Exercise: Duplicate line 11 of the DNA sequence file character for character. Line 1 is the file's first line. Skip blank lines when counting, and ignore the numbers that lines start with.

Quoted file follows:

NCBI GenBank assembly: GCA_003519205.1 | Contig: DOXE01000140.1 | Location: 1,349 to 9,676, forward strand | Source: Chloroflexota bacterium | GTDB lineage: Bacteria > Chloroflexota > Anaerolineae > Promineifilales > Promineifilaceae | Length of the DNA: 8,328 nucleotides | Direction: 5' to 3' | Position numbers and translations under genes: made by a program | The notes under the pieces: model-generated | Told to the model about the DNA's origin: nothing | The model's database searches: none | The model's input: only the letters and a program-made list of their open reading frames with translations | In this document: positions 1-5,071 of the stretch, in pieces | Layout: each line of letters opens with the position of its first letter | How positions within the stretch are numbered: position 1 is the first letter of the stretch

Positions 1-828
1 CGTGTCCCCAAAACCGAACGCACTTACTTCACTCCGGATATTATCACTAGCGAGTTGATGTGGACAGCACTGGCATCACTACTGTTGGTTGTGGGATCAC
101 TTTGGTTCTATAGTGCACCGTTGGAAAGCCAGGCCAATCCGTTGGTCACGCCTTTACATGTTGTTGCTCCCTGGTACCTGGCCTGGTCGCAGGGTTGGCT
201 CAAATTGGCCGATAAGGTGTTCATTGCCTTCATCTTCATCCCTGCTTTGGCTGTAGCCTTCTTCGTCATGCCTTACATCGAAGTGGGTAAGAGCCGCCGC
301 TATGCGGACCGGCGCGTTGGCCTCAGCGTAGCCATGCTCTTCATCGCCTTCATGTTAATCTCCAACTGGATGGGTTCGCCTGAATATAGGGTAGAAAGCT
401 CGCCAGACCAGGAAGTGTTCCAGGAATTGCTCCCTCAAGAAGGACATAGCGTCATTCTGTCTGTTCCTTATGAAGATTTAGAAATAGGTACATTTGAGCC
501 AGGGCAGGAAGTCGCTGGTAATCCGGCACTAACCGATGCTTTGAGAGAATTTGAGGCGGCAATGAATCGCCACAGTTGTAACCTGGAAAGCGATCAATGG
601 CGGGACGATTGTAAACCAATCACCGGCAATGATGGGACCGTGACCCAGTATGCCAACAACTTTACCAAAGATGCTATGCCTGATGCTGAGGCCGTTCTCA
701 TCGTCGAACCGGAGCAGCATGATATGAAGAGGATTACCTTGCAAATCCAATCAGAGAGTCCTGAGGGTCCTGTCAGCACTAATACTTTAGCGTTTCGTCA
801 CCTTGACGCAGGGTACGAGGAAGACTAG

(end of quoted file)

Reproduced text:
801 CCTTGACGCAGGGTACGAGGAAGACTAG